Influential artisan Dionicio Rodríguez created this trabajo rústico palapa for a private residence in Boerne.
A counterbalance to the geometric austerity of formal English garden design, the artisanal practice of trabajo rústico uses common construction materials — chiefly cement and rebar — to mimic trees, rocks and other wonders of the natural world.
Fitting for the artistic illusions it creates, one could say the form developed organically. What’s more, San Antonio played a significant role in its growth — as evidenced by works such as the distinctive trabajo rústico footbridge in Brackenridge Park, among other local landmarks.
A new coffee table book published by Texas A&M Press, Artisans of Trabajo Rústico: The Legacy of Dionicio Rodríguez
, highlights the legacy and influence of the artisan who brought the form to the Alamo City.
The marriage of trabajo rústico’s materials first came into focus at the 1867 Paris Exposition, where French gardener Joseph Monier made a splash with weather-resistant “ferro-cement” flowerpots. His creations were facilitated by the invention of portland cement and the advent of inexpensive, mass-produced steel in the mid-19th century.
That same year, Paris welcomed the sprawling Parc des Buttes Chaumont, a public space that featured reinforced concrete railings painstakingly carved to resemble tree limbs among its distinguishing design features.
As trends do, France’s faux bois movement spread, first to Italy and Spain — modernist architect Antoni Gaudí was a notable fan — and then to Argentina and Mexico. And eventually Texas.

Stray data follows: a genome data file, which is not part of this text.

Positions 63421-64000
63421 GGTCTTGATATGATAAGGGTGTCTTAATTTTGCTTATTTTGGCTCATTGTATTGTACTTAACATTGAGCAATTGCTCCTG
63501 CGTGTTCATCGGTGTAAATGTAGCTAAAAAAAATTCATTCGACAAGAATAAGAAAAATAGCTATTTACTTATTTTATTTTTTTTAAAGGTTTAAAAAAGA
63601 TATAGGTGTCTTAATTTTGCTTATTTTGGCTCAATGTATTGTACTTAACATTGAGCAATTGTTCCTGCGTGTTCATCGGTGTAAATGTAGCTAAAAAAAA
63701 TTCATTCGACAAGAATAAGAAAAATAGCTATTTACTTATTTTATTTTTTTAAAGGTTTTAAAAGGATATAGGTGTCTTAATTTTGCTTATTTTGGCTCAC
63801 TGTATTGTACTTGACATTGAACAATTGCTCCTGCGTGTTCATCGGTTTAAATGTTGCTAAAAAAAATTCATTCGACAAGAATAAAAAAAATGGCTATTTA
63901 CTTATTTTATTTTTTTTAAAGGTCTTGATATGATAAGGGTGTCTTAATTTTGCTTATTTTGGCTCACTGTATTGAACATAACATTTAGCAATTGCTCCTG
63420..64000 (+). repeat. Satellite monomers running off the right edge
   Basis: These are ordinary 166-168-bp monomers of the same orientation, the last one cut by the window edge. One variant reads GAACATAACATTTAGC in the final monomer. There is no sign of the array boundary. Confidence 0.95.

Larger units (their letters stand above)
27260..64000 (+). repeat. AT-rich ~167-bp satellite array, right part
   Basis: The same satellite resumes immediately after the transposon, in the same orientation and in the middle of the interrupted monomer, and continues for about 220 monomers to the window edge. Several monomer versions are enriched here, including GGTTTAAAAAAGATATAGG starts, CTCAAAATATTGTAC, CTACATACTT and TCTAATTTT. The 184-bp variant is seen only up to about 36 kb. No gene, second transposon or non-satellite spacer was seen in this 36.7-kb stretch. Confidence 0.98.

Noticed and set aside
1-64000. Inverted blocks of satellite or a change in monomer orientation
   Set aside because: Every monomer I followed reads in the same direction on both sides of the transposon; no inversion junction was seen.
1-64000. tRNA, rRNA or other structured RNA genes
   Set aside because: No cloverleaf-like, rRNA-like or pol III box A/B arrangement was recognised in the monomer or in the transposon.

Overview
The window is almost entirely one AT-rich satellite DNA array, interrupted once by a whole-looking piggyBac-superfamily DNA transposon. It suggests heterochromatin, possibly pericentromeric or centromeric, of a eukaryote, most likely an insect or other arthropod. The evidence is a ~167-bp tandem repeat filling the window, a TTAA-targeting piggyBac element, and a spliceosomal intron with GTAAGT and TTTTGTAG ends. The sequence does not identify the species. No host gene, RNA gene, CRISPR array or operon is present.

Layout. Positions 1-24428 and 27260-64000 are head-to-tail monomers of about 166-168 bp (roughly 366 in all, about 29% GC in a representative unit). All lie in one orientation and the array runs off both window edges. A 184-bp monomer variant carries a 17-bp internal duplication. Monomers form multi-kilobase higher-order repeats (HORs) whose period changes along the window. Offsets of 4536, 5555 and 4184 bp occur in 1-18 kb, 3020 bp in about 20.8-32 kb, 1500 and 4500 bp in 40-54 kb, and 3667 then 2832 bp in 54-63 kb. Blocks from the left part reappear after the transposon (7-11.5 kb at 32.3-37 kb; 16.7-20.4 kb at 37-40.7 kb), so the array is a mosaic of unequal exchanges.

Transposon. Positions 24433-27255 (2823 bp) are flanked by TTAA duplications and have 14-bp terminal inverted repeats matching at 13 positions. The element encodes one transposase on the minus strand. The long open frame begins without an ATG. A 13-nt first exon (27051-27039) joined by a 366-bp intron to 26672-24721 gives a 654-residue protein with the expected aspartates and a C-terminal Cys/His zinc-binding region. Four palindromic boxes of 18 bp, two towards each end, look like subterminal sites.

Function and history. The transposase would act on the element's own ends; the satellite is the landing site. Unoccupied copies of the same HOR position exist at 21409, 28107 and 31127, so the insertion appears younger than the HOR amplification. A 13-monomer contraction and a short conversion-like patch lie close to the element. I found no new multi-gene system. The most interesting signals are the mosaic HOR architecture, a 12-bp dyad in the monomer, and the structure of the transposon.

San Antonio arrival
Son of frequent Rodríguez collaborator Máximo Cortés, Carlos Cortés boasts numerous trabajo rústico projects in his native San Antonio, including this impressive arbor on the River Walk.
A native of Toluca, Mexico, Dionicio Rodríguez worked alongside his father as a brick maker in Mexico City and most likely learned to fabricate in the trabajo rústico style from Luis Robles Gil, an artisan who trained in Spain.
After creating numerous concrete sculptures in Mexico, Rodríguez immigrated to San Antonio in 1924 and began working for Dr. Aureliano Urrutia — a surgeon who designed his private sculpture garden Miraflores in homage to the “floating gardens” of Mexico City’s Xochimilco.
Through his work at Miraflores — a Texas Historic Landmark adjacent to Brackenridge Park — Rodríguez began receiving public and private commissions to create trabajo rústico pieces across Texas and in seven other states.
Beyond his exacting work — which can be seen in Brackenridge Park, Memorial Park Cemetery in Memphis and even an Arkansas mill that appears in the opening credits of Gone with the Wind
— Rodríguez’s influence extends impressively through the network of assistants and protégées he trained.
“When I first discovered Dionicio’s work about 20 years ago, it was like opening a door to a light-filled cavern,” author, artist and historian Patsy Pittman Light said.
After co-authoring the National Register of Historic Places listing for “The Cement Sculpture of Dionicio Rodríguez in Texas” with Maria Pfeiffer in 2004, Light dove even deeper into the esteemed artisan’s legacy for her award-winning 2008 book Capturing Nature: The Cement Sculpture of Dionicio Rodríguez